In short, I don't want to talk to the windows update server directly.
I am okay with whatever status the wuauserv can provide me. Is this
"Lawrence Garvin" wrote:
> "Dilip" <rdi...@lycos.com> wrote in message
> > I wanted to use the WUApi.dll to programmatically detect the
> > availability of windows updates. I noticed that a call to
> > IUpdateSearcher::Search actually goes out and makes a network call to
> > the windows update server to determine if updates are available.
> > Since we already have the windows update service (wuauserv) running on
> > our machines and since it already does the job for us, I was wondering
> > is it possible for me to talk to wuauserv programmatically and get the
> > status of available updates?
> I think you may be confused about the basics of how WSUS/WUA works.
> First, when you use the WUA API, you *are* talking to wuauserv.
> Second, regardless of what you talk to or with, if you want the "status of
> available updates", something is going to have to first go ask the WSUS
> server what updates are =available=. Then the WUA needs to determine =IF=
> any of those available updates are NEEDED by the client system.
> The client side knows *nothing* about what updates are available; it must
> check every time it executes a detection -- as the "availability" of those
> updates can change on a moment's notice if the WSUS Administrator decides to
> unapprove an update.
> In fact, if the WSUS Administrator approves an update, and the WUA downloads
> the content and schedules an installation, and then executes another
> detection before the scheduled installation, and the update is no longer
> approved, the WUA will actually UNschedule the installation!
> Lawrence Garvin, M.S., MCITP(x2), MCTS(x5), MCP(x7), MCBMSP
> Senior Data Architect, APQC, Houston, Texas
> Microsoft MVP - Software Distribution (2005-2008)
> MS WSUS Website: http://www.microsoft.com/wsus
> My Websites: http://www.onsitechsolutions.com;
> My MVP Profile: http://mvp.support.microsoft.com/profile/Lawrence.Garvin
The authors of the update package make that determination.
> For example on Vista, some of the
> updates are checked automatically for install and some are not. The ones
> that are checked are labeled "Important", "Recommended", ... in the UI. I
> attempting to determine which Microsoft is recommending that the user
> using WUA. IUpdate::MsrcSeverity seems like it is the logical answer. It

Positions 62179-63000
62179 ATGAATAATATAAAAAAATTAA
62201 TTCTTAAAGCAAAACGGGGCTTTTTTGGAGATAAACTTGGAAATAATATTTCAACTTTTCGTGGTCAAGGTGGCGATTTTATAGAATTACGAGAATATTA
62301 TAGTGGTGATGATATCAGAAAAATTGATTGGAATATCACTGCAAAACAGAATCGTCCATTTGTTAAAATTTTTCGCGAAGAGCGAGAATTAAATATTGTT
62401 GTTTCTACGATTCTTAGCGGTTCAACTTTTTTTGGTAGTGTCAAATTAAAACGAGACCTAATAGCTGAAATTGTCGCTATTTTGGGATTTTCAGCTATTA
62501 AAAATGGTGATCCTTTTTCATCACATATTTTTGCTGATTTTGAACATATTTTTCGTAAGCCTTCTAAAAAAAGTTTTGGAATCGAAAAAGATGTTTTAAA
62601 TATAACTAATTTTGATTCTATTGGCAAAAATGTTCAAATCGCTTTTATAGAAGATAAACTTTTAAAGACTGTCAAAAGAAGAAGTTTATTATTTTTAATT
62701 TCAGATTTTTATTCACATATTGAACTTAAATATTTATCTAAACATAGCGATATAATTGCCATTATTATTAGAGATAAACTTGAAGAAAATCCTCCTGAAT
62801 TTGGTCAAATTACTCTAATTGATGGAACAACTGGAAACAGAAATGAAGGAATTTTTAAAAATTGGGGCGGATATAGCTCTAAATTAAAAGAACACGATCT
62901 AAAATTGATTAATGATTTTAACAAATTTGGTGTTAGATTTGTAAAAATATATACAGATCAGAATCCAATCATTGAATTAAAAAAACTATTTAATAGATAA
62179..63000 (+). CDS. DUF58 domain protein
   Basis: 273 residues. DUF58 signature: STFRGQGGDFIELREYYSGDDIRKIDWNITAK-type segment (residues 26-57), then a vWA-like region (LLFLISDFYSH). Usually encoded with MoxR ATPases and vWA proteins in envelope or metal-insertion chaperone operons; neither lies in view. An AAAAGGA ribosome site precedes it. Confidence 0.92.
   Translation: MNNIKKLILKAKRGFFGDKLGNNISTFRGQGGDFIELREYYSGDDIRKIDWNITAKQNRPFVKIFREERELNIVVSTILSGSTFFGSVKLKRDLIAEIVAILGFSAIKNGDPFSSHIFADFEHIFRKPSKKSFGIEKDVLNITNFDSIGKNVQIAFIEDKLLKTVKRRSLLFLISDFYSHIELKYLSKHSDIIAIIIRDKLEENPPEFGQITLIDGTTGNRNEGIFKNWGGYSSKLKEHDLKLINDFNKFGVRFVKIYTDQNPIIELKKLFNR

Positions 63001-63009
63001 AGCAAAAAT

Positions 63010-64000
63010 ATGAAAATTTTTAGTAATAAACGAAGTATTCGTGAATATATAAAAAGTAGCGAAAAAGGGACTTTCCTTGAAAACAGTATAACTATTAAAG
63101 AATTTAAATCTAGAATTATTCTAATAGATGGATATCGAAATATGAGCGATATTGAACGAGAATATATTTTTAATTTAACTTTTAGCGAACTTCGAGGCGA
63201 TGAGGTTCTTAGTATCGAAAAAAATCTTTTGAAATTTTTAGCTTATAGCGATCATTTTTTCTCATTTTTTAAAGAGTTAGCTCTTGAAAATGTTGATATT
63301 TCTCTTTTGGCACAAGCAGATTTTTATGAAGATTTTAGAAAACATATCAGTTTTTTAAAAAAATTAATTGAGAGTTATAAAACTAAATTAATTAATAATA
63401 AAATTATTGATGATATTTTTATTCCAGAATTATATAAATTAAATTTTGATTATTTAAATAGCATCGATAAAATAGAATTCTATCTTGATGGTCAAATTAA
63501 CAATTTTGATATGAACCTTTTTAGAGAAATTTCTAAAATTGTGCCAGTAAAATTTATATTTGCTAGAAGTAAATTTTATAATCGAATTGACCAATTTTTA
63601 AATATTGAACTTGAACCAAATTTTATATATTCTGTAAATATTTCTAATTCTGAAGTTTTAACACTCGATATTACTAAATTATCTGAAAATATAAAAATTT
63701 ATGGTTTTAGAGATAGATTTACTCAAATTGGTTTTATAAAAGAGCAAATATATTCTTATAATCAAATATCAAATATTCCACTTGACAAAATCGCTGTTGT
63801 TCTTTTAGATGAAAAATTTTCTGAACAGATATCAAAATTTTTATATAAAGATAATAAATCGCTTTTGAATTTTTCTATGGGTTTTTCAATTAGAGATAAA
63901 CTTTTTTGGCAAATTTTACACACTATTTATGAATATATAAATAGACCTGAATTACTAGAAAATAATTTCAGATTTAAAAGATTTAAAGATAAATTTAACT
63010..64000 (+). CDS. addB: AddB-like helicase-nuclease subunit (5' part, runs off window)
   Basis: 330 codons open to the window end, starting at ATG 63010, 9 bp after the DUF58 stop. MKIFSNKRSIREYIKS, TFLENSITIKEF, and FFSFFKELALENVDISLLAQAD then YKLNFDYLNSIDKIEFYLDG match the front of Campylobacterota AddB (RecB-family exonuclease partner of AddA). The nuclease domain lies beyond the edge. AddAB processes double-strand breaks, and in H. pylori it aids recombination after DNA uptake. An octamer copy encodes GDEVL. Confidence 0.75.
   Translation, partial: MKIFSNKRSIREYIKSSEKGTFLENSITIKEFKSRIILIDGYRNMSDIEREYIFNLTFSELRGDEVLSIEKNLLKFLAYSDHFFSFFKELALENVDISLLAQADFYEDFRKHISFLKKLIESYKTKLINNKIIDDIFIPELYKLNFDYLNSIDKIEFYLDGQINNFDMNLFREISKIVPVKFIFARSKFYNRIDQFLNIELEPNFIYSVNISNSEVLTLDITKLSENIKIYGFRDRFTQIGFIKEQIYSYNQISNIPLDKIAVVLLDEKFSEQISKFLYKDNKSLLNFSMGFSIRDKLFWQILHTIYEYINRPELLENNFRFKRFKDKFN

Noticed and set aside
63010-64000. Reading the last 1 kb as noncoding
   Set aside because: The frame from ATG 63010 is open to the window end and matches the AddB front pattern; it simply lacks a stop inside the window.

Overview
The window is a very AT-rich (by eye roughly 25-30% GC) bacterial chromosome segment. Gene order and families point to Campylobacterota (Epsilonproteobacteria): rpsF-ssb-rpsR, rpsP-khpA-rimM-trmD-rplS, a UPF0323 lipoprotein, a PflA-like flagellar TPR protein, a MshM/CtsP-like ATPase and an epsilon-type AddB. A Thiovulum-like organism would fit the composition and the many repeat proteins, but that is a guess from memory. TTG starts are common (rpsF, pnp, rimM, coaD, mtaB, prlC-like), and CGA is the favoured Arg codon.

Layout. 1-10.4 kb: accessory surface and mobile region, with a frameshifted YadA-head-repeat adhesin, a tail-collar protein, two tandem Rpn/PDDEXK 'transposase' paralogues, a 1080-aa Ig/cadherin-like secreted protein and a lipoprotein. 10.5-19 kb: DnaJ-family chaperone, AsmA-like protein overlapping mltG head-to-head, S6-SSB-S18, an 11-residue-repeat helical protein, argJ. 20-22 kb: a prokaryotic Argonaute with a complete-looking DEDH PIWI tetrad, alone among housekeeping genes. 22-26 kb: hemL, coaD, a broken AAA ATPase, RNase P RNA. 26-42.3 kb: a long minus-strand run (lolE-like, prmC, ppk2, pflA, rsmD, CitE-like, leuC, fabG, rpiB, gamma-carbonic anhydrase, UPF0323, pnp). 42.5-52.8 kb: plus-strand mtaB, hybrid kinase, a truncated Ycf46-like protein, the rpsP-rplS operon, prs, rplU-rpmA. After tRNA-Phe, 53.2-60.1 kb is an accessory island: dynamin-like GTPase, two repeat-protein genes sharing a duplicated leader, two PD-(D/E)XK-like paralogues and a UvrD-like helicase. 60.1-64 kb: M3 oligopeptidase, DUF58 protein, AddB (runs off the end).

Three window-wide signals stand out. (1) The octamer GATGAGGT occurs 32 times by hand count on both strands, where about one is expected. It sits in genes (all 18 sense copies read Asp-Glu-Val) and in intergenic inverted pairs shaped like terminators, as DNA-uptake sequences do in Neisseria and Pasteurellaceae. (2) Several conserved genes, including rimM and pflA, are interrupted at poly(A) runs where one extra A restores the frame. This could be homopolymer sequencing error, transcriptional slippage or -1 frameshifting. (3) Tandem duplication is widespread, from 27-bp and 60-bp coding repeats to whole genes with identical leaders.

> returns "Low", "Moderate", "Important", and "Critical" according to the
> documentation. However, I am seeing that in some cases the value is
> Yet the update with the blank MsrcSeverity is being reported as
> in the Windows Update UI. So is there something other than MsrcSeverity
> is being used by Windows to determine this?
MSRC Severity only applies to =security= updates, which are associated with
This is but a small part of the updates that can be made available, and
Both security, and non-security, updates are classified as
For detailed information on the definitions of the update levels in Vista:
Lawrence Garvin, M.S., MCITP(x2), MCTS(x5), MCP(x7), MCBMSP
Principal/CTO, Onsite Technology Solutions, Houston, Texas
Microsoft MVP - Software Distribution (2005-2009)
I truly appreciate your prompt response as this is an issue that I need to
iron out by tomorrow.
I had a hunch that MsrcSeverity only applied to security updates. Thank you
for confirming that.
I am still unsure however, how to determine which updates are considered
"optional" programatically. Is there a way to do this with WUA?
> I am still unsure however, how to determine which updates are considered
> "optional" programatically. Is there a way to do this with WUA?
Unfortunately there is not. While the MSRC Severity is coded in the metadata
for security updates, the issue of Optional vs (non)Optional is really
insignificant to the WSUS environment -- either you're going to approve the
update or you're not -- and that data is not coded in the metadata.
The issue of Important vs Recommended vs Optional is really only significant
to the Vista "Automatic Updates" scenario, where the Vista user wishes to
exercise some control over the volume (or type) of updates automatically
installed. In a WSUS scenario, that decision is made by the WSUS
Administrator, presumably by some more specific criteria (like =Needed= or
=Not Wanted=), rather than the classification applied by Microsoft Update.
Possibly a more appropriate way to achieve what I think you're trying to
achieve is to based the decision based on the update Classification (e.g.
Critical Updates, Security Updates, Update Rollups, Service Packs,
Definition Updates, etc.). Anything that would be classified as Optional
Updates will *not* be in one of these enumerated classifications. In WSUS,
almost without exception, "Optional Updates" would be distributed in the
generic "Updates" classification; although, not all content in the "Updates"
classification is necessarily optional content.